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Council OKs $1.6M in park restroom improvements

November 29, 2018

Rotary Park and London Bridge Beach restrooms will get a facelift in 2019 after Lake Havasu City Council approved a $1.6 million project.

City Council members during their Tuesday meeting awarded the $1,611,050 project bid to Kingman-based T.R. Orr, Inc. The bid was the lowest of two but was still $60,760 more than what was estimated in the city’s budget for the project last year.

The project includes improvements in painting and fixtures to some of the six existing restrooms at both parks, structural upgrades, including some expansions and new roofs, plumbing work and building a seventh restroom near the Rotary ballpark.

During big events, city officials have had to shut down restrooms and bring in portable restrooms because the plumbing is so bad it can’t handle heavy traffic. The project also includes required upgrades to comply with Americans with Disabilities Act regulations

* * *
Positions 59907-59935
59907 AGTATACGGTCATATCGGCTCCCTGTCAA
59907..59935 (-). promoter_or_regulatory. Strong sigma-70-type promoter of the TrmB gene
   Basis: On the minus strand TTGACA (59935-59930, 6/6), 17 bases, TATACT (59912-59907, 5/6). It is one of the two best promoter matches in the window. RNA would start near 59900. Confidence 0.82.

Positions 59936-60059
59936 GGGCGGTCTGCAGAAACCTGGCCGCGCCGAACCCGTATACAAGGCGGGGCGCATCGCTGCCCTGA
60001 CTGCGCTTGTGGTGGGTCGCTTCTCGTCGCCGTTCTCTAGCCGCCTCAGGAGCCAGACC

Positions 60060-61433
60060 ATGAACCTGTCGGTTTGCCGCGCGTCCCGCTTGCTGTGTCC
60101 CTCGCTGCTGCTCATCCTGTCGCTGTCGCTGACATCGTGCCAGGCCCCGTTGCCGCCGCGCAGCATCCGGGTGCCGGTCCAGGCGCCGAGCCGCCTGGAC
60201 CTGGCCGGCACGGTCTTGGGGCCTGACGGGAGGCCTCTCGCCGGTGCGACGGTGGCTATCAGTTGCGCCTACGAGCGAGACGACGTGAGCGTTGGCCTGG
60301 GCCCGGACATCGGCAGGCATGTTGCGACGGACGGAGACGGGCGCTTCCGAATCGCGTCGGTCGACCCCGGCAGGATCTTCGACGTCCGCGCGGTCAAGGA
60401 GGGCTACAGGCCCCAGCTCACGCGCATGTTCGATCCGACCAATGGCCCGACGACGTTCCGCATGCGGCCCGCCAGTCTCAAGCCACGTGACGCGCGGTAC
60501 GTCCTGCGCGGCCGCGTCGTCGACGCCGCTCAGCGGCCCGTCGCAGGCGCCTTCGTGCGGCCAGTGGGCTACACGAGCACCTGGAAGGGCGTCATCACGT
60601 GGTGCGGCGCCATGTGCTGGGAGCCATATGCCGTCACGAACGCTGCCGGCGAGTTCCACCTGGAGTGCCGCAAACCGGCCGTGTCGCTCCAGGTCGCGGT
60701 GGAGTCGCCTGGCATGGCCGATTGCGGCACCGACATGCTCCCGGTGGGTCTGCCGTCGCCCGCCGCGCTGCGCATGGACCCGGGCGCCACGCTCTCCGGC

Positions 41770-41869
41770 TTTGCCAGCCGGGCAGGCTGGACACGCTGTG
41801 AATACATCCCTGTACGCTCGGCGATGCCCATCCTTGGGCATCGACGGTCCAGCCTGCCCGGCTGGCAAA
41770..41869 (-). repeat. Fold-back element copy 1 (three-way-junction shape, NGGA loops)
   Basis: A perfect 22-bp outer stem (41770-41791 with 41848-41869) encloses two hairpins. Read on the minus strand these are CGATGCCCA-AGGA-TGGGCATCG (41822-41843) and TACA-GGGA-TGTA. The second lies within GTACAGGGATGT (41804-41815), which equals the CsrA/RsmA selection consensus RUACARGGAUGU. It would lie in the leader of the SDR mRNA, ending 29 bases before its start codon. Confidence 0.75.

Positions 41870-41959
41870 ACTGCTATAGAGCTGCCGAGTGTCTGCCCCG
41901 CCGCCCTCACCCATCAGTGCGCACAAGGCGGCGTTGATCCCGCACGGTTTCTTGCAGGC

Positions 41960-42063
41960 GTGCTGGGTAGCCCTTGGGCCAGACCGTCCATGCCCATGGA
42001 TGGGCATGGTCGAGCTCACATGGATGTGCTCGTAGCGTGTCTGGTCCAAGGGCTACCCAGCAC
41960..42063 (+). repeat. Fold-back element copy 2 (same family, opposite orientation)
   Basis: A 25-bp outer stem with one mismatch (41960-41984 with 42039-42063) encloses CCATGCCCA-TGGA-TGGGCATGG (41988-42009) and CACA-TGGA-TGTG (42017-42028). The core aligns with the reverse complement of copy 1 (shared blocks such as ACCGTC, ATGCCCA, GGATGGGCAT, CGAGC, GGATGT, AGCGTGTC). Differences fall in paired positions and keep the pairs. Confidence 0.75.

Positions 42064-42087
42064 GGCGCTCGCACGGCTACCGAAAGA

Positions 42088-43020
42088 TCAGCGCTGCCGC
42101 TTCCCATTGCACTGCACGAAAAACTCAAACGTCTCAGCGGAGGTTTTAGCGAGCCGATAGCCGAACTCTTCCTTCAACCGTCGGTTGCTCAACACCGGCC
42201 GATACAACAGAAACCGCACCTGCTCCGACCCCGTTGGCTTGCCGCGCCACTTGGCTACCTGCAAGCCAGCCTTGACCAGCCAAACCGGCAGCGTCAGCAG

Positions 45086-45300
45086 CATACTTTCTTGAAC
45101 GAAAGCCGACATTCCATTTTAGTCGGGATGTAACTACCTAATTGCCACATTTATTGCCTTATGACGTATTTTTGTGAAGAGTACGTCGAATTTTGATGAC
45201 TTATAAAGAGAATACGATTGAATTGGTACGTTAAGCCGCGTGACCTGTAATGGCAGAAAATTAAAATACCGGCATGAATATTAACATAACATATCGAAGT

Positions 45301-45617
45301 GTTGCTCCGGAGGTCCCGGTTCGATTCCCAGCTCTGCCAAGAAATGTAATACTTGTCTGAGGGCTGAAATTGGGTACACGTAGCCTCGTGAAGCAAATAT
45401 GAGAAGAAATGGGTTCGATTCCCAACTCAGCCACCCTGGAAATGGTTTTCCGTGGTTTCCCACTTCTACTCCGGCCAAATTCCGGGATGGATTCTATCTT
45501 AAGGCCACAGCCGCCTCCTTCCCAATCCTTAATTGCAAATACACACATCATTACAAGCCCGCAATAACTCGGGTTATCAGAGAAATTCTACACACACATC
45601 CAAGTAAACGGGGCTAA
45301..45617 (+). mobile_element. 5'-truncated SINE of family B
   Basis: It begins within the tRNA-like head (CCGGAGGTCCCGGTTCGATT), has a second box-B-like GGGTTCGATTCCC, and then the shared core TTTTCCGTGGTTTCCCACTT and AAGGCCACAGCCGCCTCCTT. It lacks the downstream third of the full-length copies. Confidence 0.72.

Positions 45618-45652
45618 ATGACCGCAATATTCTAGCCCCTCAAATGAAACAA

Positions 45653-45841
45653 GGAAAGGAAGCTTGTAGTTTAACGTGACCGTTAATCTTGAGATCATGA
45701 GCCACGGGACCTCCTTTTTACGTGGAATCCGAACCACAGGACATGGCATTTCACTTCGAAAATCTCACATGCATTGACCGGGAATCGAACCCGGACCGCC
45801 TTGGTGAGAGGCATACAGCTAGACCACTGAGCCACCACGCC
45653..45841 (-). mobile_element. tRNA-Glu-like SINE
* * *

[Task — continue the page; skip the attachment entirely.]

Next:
Councilman Gordon Groat said residents have told him the bathrooms at Rotary Park near the ballfields need improvement. Dustin Salisbury, Havasu project manager, said there will be a new restroom in that area. The old restroom will become a family restroom and a storage area.

The new restroom will account for $324,600 of the $1.6 million.

Councilwoman Jeni Coke said she and her husband frequent both parks to go running. She said they also jog at other community parks when they travel to different cities. She said the city park restrooms need the improvements and park visitors deserve better amenities.

“We always say Rotary Park is the gem of our community but if you go down there and you use some of our facilities we are lackluster in those types of facilities,” Coke said. “It is time that we bring them up to code and make them as nice of amenities as we want people to believe that we can have and offer here.”

At the recommendation of city staff, council members approved using funds originally budgeted for the Rotary Community Park expansion land acquisition project to cover the cost of the restroom project above what had been budgeted. Froslie said the land acquisition project, where the city was planning to buy state land at Body Beach, was put on hold. The city instead will enter another long-term lease once the current one expires at the end of 2021 because there were no immediate plans to develop the land and land values are too high.

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